Just moments ago (literally), we signed off on the final
edit of page proofs for our new book,
Contented Cows Moove Faster, which was
the printing plant
in North Carolina awaiting the green light. Having
worked on this project for better than three years
(nearly non-stop for the last couple of months), it feels
great to know that the design, writing, and editing are
complete, and that in a few short weeks, we'll have a
new arrival in the barn.
We feel REALLY good about this book, and believe
that readers will find the combination of useful, highly
prescriptive content, with an easy-to-read style both
enjoyable and informative. Contented Cows Moove
Faster offers managers the most comprehensive
insight into employee effort, specifically Discretionary
Effort (or Oomph! as we call it) available anywhere.
Describing in detail where that extra morsel of
employee effort comes from, and what managerial
behaviors turn it on (or off), the book is written for
leaders at all levels.
Consistent with a promise made recently, we're
making the book available on a pre-release basis
exclusively to Fresh Milk subscribers until May 25, for
$18 (a 28% discount on the $24.95 retail price).
Quantity discounts are available for purchases of 20 or
more copies, and as always, we're happy to
personalize books at no charge.
To order, simply send us an Email (
Betty@ContentedCows.com), and let us know
copies you'd like, and where you will want them
shipped. That's it. You needn't send any money
now. Don't use the form on the new book's page on
our website - that's for non-subscribers, and doesn't
offer the same discount we're offering to subscribers.
When the books are received (around June 1), we'll
send you a confirming Email to let you know they are
on the way to you, and how to make payment.
In the meantime, as a bit of a shameless tease, we've
included below the book's final chapter. It provides a
taste of the 223 pages that precede it, pages we think
you and your management team will want to read.
Chapter 23 - Oomph! On
It remains to be seen what will become of the social
contract in the workplace in the years ahead;
whether "the deal" continues to morph toward Survivor-
type alliances and individualism, or the elements of
loyalty, teamwork, and trust somehow get reintroduced
into the mix. No one knows.
Regardless, people will still be people, complete with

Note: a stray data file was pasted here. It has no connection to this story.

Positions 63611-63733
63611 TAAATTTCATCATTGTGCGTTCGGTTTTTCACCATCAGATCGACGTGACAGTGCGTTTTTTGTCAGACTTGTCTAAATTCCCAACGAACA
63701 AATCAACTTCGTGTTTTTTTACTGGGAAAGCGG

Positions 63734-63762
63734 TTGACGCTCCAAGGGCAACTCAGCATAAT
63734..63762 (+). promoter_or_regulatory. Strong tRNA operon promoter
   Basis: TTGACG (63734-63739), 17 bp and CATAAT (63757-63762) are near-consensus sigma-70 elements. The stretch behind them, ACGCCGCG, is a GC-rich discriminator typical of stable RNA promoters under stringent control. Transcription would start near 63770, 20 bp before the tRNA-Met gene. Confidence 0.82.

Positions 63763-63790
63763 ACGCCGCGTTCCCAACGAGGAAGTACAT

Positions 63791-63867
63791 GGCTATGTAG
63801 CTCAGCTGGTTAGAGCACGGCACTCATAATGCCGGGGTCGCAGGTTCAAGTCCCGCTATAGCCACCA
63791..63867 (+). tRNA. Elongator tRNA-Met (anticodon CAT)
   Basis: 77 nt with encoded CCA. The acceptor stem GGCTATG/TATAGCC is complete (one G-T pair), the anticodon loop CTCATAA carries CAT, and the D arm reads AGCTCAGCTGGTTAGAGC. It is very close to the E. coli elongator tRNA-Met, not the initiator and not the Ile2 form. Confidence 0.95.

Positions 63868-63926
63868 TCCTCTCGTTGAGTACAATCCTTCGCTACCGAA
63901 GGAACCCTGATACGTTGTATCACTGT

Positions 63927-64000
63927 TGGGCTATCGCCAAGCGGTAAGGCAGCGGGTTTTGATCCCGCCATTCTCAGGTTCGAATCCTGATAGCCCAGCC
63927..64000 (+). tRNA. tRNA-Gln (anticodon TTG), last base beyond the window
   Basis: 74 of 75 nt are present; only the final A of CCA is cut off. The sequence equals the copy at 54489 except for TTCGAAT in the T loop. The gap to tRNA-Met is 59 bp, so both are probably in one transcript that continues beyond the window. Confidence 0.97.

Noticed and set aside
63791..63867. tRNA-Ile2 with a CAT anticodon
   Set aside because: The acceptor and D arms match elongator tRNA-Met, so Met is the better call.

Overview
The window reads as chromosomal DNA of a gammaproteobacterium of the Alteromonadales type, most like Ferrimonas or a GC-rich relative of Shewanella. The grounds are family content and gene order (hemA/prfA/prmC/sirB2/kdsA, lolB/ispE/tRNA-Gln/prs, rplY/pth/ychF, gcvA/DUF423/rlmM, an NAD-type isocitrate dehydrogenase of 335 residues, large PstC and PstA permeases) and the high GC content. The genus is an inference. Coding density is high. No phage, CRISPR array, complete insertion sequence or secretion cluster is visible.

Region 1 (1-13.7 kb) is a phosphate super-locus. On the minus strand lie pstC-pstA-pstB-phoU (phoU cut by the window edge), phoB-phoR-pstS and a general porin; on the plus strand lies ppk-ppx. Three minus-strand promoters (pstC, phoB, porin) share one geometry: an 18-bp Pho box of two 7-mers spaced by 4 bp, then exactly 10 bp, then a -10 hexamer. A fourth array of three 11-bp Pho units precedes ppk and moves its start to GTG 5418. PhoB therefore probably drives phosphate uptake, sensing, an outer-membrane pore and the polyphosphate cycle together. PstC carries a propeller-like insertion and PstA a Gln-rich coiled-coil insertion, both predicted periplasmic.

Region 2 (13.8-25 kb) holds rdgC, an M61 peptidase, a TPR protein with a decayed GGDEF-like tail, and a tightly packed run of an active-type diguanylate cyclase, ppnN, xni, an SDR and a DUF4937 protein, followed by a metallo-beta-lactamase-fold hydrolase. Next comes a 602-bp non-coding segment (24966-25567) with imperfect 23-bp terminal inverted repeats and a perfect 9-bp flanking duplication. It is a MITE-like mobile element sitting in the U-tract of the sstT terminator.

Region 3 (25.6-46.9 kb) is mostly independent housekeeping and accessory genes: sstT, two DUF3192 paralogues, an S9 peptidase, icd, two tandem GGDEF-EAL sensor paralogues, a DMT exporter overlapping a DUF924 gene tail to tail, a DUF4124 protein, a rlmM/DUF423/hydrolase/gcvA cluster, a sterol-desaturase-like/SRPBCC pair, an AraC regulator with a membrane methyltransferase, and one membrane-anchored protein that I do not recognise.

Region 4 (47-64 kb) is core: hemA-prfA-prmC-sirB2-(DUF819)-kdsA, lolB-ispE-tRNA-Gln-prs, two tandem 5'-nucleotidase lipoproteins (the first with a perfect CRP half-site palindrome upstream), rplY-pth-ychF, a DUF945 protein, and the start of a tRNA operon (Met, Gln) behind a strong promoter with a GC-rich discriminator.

strengths, weaknesses, foibles, aspirations, and an
incredible reserve of emotional energy they can tap
into when and where they want, for reasons of their
own choosing. To the degree that humans remain a
vital cog in the workplace, our effort, particularly the
discretionary component, will continue to matter-a lot.
For the most part, the underpinnings of motivation-
the respective drivers and restrainers-will not
change. People will maintain a clear preference for
leaders of good character, those who reliably choose
to do the right thing, even when it runs counter to their
own selfish interests.
People will still want to hear the truth, even when it
stings, and to be guided by those who are comfortable
in their own skin. They will always want to associate
with winners, understanding that the road to winning
is a toll road.
They will choose optimists and be quick to follow
those who can articulate in clear, compelling fashion
what the journey is about and what the path forward
They will expend their discretionary capacity more
liberally when the system supports and rewards
(rather than frustrates) it, and when it clearly matters.
There is no guarantee that those we've come to count
on as Extra Milers will continue in that vein. It is, after
all, a day-by-day, moment-by-moment decision
whether to Oomph! or ugh. One thing is certain-if we
take it for granted, it will perish. Unfortunately, if and
when that happens, we likely won't even notice until it
is simply too late.
The more important issue is you. Will you be
earning the benefit of the doubt, the benefit of the extra
capacity of the people on your team? Without being
overly dramatic, can you really expect to succeed and
survive without it?
If you plan to see that extra Oomph!, what steps must
you begin taking now in order to warrant its
expenditure by those around you?
Should you be working on your time management,
specifically that part that makes your teammates a
greater priority in your life? What about your
standards? Have you set the bar high enough for
yourself and for those who would join you?
Is there perhaps some long-unfinished business that
involves having a difficult conversation with someone
in which you finally summon the courage to tell him
that he must either change or leave?
Is the level of trust on your team where it should be? Is
it truly at a level (a la Cirque du Soleil) where people
would trust one another with their lives? Do your folks
really have the discretionary authority to do their work,
or are you just playing the cruel word game
Do you truly care about the people on your team? How
do you know you care? Do you listen, really listen to
them? Do you make sure that no one abuses or
humiliates them? Do you see to it that they don't have
to pay for your mistakes? Do you care enough to tell
them the truth? Do you show up when they are having
a tough time?
Do you spend time daily fixing internal systemic
issues so your team doesn't have to swim with an
anchor? Are you fair or do you chicken out and
slavishly go for consistency by hiding behind policies
and the decisions of others?
Our fervent hope is that, having been reminded of the
benefits and realities of this thing called discretionary
effort, you will Commit-with a capital "C"-to actions
that will make it a greater presence in your life. If you
do, don't wait, because time is not your friend.
Good luck, Godspeed, and thank you.